In 1834, the idea of Zion’s Camp was first discussed by the prophet Joseph Smith in his home in Kirtland. Zions Camp was a group of men from The Church of Jesus Christ of Latter-Day Saints gathered by the prophet Joseph Smith. Their objective was to defend the members of the Church from persecutions in Missouri. Although, the purpose was to help restore the land of the Saints in Missouri, it ended up being a refining process for those involved, and not what they planned.
Reports of Missouri Mob
Zions camp started when two Elders from Missouri, Elder Parley P. Pratt and Lyman White left their families, under sever mob persecution and threats, to get help from Church leadership. They left their families thinking they may never see them again, to get the help they needed to survive.
Joseph Smith had received a revelations regarding Missouri three years earlier on July 20, 1831. The revelation stated: “The land of Missouri. . . Is the land which I have appointed and consecrated for the gathering of the saints. Wherefore, this is the land of promise, and the place for the city of Zion. . . Behold, the place which is now called Independence is the center place.” (D&C 57:1-3)
When the revelation was given members of the Church started migrating to Missouri. In only a couple years about 1,000 members of the Church had gathered in Independence, Missouri.
The people of Missouri hated that so many members of this new religion showing up in such great numbers. The people of Independence were a hard group of people, they had lived on the outskirts of the country for a long time, and were not known for their politeness or education. This, combined with the members of the Church being very excited about knowing where the Lord will establish Zion, making plans for a large community to welcome in Jesus Christ. It caused all sorts of problems.
The older members of the Missouri community banded together and force the members of the Church out of Jackson County. Local authorities sided with the Missouri mob and forced the Churches newspapers and printing offices to discontinue. The stores and other business operated by members of the Church were forced to closed. Everything was stacked against the members of the Church, and the governments and law enforcement were a major part of the problem. It was a lawless state, and they trashed the members of the Church.
One of the favorite abuses of the Missouri Mob was burning. They threaten and actually burned many houses of members of the Church. (Two accounts of this are Mary Fielding Smith and Isaac Morley both were victims of the crazy Missouri Mobs burnings.)
The burnings occurred when the Saints did not obey the mob rule(and kept living in their houses they bought, and didn’t leave when the mob got crazy). One mobber boasted that 203 Mormon homes had been burned! Among that number were the homes of Sidney Gilbert homes, W.W. Phelps, the Gilbert and Whitney Store, a dozen homes near Big Blue River.
The members were forced to surrender their arms by the Missourians and thus had no way to defend themselves. They were driven from Jackson County. During this time immigrants lined both sides of the Missouri River.
Joseph’s Response to Mob Persecution
The persecution of the Saints in Missouri deeply effected the Prophet Joseph Smith. These were his friends and family being hurt, hunted and abused for their belief in God. When Joseph heard what was happening in Missouri “he bust into tears, and sobbed aloud, ‘Oh my brethren. . . Would that I had been with you, to have shared your fate.” These words were recorded by his mother Lucy Mack Smith.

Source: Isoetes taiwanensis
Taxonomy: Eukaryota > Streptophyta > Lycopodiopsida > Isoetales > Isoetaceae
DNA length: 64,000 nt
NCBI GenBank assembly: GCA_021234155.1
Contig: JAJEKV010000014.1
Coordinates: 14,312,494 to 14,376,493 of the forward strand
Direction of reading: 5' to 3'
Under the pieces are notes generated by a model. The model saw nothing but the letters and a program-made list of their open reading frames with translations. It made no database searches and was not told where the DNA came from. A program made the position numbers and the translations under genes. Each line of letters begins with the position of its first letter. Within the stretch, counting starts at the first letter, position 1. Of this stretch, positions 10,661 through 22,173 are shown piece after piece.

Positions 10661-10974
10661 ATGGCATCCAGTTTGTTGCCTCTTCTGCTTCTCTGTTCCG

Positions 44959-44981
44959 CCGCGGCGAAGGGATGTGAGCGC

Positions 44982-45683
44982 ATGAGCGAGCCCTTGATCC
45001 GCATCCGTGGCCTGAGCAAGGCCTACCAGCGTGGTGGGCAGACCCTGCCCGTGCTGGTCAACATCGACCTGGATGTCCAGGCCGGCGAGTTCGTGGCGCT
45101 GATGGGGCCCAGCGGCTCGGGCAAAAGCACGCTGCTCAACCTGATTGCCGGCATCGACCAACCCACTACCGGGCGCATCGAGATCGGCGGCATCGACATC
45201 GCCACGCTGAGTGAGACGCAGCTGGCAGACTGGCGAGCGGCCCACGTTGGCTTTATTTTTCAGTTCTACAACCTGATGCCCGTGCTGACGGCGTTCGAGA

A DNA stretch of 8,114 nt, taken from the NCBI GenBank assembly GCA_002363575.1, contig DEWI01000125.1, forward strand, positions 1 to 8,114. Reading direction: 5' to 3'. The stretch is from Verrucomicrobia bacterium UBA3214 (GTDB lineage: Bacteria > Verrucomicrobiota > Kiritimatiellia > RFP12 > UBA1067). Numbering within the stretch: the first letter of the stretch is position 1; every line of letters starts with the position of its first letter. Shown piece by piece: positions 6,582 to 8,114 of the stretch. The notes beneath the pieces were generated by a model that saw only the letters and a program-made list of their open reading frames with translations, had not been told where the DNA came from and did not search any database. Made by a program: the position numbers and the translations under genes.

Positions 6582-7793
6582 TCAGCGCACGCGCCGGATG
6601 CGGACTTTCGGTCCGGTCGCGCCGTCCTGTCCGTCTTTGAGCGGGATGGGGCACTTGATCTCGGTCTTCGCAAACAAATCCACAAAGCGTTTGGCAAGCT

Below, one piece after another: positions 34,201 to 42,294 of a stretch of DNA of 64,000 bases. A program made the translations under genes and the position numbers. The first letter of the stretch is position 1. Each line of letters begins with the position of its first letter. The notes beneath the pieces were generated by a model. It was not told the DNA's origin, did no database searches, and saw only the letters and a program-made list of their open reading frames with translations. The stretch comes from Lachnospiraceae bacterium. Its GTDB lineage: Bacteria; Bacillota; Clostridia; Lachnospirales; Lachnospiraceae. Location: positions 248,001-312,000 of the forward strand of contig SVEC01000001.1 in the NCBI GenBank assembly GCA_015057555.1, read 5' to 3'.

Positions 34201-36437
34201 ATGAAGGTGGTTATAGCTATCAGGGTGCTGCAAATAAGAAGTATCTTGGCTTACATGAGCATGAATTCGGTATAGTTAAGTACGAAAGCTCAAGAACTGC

This brings us to Zions Camp
When Joseph received the news on what was happening the his friends and fellow Saints in Missouri he inquired of the Lord on what should be done. The Lord answered and said he should organize “Zions Camp.”(D&C 103:32-33). The Lord told Joseph he should get 500 men and march and redeem the land. The Lord said he they couldn’t get 500 men they should do it with as many as were willing to go. When Joseph presented the revelation to the men of the High Council “forty or fifty men volunteered immediately.”
They were able to get 207 men to help defend the Saints in Missouri. They split into two groups of men, Joseph Smith was in charge of the second group.
Organization of Zions Camp
Joseph had left with the second group and on May 7 they got back together and this is what he wrote:
”I continued to organized the company, appoint such other officers as were required, and gave such instruction as were necessary for the discipline, order, comfort, and safely of all concerned. I also divided the whole band into companies of twelve, leaving each company to elect its own captain, who assigned each man in his respective company his post and duty, generally in the following order: Two cooks, two firemen; two tent men, two watermen, one runner, two wagoners and horsemen, and one commissary. We purchased flour and meal, baked our own bread, and cooked our own food, generally, which was good, though sometimes scanty; and sometimes we had johnny-cake or corn-dodger, instead of flour bread. Every night before retiring to rest, at the sound of the trumpet, we bowed before the Lord in the several tents, and presented our thank-offerings with prayer and supplication; and at the sound of the morning trumpet, about four o’clock, every man was again on his knees before the Lord imploring His blessings or the day.”(p.140)
Zions Camp March
The group was organized and ready to redeem Zion and their brothers and sister that were kicked out of their homes. The knew the Lord was on their side and they were ready to fight the battle. The Lord had a different idea for Zions camp and this group of men never ended up fighting anyone!
More Blog Posts:
Places to Visit:
Jackson County Missouri
”Joseph Smith Kirtland, Eye Witness Accounts” By Karl Ricks Andersen (p. 135-140)